Thompson assures the audience he carries a fair knack to let the characters express themselves to the fullest, and we see a strong cast capable of fulfilling that necessity. It’s made clear, quickly, Pixie’s family is broken, going back to her mother’s passing, and for whom she’s out for vengeance. Her brothers make unpleasant jokes to goad her on, fueling her frustration, candidness and infrequently manipulative nature. Miss Cooke, with well-practiced Dublin brogue, maintains the confident roll she has maintained since Ready Player One, elevated further in the potential Oscar contender Sound of Metal. Here, it is so uniquely different; she sees her best chance to slide into dark comedy, and doesn’t waste it. Her natural rhythm and nonconformist attitude toward the central conflict serve her so well, aiding her co-stars during a handful of sluggish scenes. In addition, her heartache keeps Thompson’s infused emotional clout on track.
This is quite crucial, as the Thompsons can’t seem to avoid veering off the road a little, while the merry band of scoundrels trot along. Amid a large supporting cast, Cooke may stand out with her carefree nature and sex appeal. However, too many actors could spoil the stew, and we fall victim to that on some brief occassions. When equally nefarious hitman Seamus (Ned Dennehy) enters in to reestablish some control and steal back the drug bags, his merits are not without some redundancy.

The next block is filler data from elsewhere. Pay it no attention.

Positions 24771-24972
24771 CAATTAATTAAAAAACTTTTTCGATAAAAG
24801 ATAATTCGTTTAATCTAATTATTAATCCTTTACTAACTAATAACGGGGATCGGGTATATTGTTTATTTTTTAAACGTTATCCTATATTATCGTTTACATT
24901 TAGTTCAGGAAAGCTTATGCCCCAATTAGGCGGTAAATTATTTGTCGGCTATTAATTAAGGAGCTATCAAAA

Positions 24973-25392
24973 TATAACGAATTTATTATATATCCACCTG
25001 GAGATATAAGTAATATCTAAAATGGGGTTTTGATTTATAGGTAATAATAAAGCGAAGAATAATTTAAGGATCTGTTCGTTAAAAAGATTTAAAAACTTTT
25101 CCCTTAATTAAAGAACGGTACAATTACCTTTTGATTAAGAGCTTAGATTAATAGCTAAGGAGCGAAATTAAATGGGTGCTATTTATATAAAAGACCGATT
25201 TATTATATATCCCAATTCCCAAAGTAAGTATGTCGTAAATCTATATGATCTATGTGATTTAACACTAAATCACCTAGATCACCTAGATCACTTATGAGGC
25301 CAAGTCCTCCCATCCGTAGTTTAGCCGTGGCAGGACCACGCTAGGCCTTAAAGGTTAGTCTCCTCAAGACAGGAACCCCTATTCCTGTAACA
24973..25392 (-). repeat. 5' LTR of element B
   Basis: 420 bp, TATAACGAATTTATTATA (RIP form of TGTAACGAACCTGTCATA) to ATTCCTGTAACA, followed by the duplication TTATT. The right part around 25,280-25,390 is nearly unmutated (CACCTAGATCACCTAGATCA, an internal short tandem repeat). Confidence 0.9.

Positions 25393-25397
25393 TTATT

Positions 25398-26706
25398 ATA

We see plenty of the main trio running rampant in an air of seduction. Thompson certainly gives increasing emphasis during the latter half on that deep-seeded spat between Dermot and McGrath. When Baldwin and Meaney receive the right project, their presence is a beautiful reward in itself. However, any manner of balance can’t be found in equal character spotlight; we needed more of the ex-gangster and the blood bound priest. And there could’ve been just an extra ounce of its dour Catholicism, without it being a clone of Cavalry. Eventually, the focus fixes back onto Pixie and her associates, certainly in over her head, but using all her tricks to coerce a pair of inept dupes to be more than just small-time petty criminals.
Aided by John de Borman’s (The Full Monty) expertly homegrown shot composition, both Thompsons ride their slightly unfulfilled, tidy, bleakly satisfying crime epic to a fair ending with a barrage of bullets and precise choreography exercises. Not quite the strongest of any in its subgenre, and not unlike anything we’ve probably seen prior. Still not without its chance to be lively, even sultry. What Pixie accomplishes outweighs what it couldn’t, whether it’s that certain lack of an original sense of storytelling, its lack of motivation for violent tendencies, or its under-establishment of an antagonistic hierarchy with too many baddies cast to make its point.
It’s certainly on Cooke’s shoulders to maintain whatever direction this under-the-radar quandary is headed towards. Against a tall card deck of scumbags in a landscape which Tarantino could easily nod in silent approval, she’d be the right person to take on the antihero part anytime.
Pixie is available via most digital retailers this weekend; rated R for violence, language, drug content and some sexual references; 93 minutes.